Company in court after worker seriously injured in fall

A Trowbridge company and one of its directors have been fined for safety failings after a worker was seriously injured in a four metre fall from an unsecured metal platform balanced on the raised forks of a fork lift truck.


The man, who does not wish to be identified, fractured his right wrist and right eye socket and also suffered severe internal bruising in the incident at the White Horse Business Park on 14 January 2013. He was unable to work normally for several months and still requires further surgery.


The fall occurred as he was undertaking cable installation work on behalf of an electrical contractor at Summit Chairs Ltd. The company was prosecuted alongside sales director Roy Gurney after an investigation by the Health and Safety Executive (HSE) found access for the work at height was inherently unsafe.


Swindon Magistrates’ Court heard (16 June) that although a scissor lift was kept on site for such work, it was no longer available for use, and the equipment the workers were expected to use instead was entirely inappropriate.


HSE established that Roy Gurney suggested raising a metal stillage or cage on the forks of a fork lift truck to provide a work platform. He was aware that the stillage was simply resting on, but not secured to, the forks of the truck, with nothing to prevent it from sliding along the forks or tilting to either side.


The court was told that had the work been properly planned and managed, with suitable equipment in place, the incident could have been avoided.


Summit Chairs Ltd, of Clarksmill, Stallard Street, Trowbridge, was fined £7,500 and ordered to pay £4,000 in costs after admitting breaching Section 3(1) of the Health and Safety at Work etc Act 1974.


Roy Gurney, of The Common, Broughton Gifford, Melksham, was fined £3,000 and ordered to pay £1,315 in costs for the same offence.


Speaking after the hearing, HSE Inspector Andy Shaw said:


“Falling from four metres onto a hard surface often kills, and this incident could so easily have ended in tragedy. As it was, the worker was seriously injured because he was expected to work at a dangerous height using fundamentally unsafe means of access.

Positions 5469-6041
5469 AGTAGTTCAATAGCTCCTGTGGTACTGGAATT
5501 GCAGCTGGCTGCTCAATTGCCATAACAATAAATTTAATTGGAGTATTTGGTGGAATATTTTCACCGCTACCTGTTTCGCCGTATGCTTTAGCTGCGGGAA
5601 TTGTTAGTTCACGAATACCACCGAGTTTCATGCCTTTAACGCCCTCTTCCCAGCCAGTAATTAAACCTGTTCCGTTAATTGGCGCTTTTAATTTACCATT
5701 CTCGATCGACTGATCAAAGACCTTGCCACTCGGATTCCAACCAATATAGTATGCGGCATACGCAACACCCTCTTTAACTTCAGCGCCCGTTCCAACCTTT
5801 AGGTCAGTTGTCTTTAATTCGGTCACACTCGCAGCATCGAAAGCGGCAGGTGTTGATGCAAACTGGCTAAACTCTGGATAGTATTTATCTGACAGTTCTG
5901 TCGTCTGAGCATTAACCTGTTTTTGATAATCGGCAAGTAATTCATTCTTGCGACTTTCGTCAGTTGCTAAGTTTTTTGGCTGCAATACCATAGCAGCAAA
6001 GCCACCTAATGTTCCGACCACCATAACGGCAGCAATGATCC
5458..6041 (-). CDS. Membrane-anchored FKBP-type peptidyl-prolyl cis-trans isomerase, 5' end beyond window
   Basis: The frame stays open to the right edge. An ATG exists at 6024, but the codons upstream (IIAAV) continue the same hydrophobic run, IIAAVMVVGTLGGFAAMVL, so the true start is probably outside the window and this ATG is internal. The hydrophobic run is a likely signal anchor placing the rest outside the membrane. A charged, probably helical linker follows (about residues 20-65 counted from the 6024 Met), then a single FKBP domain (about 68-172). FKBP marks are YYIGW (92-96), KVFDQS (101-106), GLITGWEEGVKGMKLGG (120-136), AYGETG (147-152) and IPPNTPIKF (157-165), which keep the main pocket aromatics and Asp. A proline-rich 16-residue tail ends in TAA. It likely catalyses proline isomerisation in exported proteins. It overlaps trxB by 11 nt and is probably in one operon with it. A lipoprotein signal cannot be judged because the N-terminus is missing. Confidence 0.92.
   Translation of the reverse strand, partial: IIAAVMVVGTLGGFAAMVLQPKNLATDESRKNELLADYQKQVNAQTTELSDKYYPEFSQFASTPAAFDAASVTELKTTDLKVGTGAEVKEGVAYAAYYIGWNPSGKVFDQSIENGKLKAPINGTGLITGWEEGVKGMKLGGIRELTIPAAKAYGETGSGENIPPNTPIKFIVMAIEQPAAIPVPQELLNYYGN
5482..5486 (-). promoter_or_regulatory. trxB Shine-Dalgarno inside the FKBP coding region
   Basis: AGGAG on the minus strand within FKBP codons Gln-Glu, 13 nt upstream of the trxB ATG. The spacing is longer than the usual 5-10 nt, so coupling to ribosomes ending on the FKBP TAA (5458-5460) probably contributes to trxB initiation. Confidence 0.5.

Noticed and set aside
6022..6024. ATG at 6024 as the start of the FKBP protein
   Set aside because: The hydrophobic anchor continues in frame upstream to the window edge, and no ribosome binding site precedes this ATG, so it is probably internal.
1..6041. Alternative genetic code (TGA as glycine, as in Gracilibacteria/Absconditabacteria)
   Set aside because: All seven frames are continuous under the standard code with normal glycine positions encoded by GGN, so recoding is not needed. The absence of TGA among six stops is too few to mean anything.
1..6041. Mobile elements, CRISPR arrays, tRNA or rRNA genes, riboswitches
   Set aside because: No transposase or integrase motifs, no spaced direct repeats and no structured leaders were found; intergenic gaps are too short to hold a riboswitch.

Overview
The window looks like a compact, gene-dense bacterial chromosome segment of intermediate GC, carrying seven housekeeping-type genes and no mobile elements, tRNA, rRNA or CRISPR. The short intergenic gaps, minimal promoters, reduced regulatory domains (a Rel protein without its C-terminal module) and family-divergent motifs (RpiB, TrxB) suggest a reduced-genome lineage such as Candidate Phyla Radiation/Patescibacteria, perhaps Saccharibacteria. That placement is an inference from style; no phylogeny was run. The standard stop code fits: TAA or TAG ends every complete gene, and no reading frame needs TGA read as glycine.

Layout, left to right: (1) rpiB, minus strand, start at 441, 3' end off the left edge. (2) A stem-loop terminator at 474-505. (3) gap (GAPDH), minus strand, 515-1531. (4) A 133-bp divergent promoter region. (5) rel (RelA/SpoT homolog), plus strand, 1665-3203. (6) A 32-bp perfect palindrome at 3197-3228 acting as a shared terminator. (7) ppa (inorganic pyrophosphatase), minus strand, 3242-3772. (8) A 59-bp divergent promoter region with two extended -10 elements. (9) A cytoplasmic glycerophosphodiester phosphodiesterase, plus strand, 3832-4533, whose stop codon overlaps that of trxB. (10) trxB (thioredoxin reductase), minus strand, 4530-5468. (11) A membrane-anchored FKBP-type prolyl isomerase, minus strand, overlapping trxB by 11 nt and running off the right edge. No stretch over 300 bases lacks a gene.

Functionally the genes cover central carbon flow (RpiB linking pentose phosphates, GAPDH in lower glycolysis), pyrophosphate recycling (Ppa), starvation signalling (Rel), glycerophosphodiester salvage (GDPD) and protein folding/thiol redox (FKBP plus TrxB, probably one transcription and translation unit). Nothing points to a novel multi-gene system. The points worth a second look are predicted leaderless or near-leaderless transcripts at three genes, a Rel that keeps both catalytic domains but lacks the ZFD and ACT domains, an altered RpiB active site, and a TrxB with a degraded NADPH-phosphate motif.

“Roy Gurney and Summit Chairs Ltd failed to properly assess the risk or plan the job accordingly. This case highlights the need for companies and individuals who engage contractors to ensure that working methods and equipment for work at height are safe and appropriate for the circumstances.


“The host employer is responsible for the safety of contractor’s staff as well as their own, and directors can be personally responsible for serious failings that result in significant injury or death in their workplace.


“Work of this type should always be carefully planned and shortcuts should not be taken with methods of access.”


Further information about working safely at height can be found on the HSE website at


Notes to Editors

  1. The Health and Safety Executive is Britain’s national regulator for workplace health and safety. It aims to reduce work-related death, injury and ill health. It does so through research, information and advice; promoting training; new or revised regulations and codes of practice; and working with local authority partners by inspection, investigation and enforcement.
  2. Section 3(1) of the Health and Safety at Work etc Act 1974 states: “It shall be the duty of every employer to conduct his undertaking in such a way as to ensure, so far as is reasonably practicable, that persons not in his employment who may be affected thereby are not thereby exposed to risks to their health or safety.”
  3. HSE news releases are available at

Article source: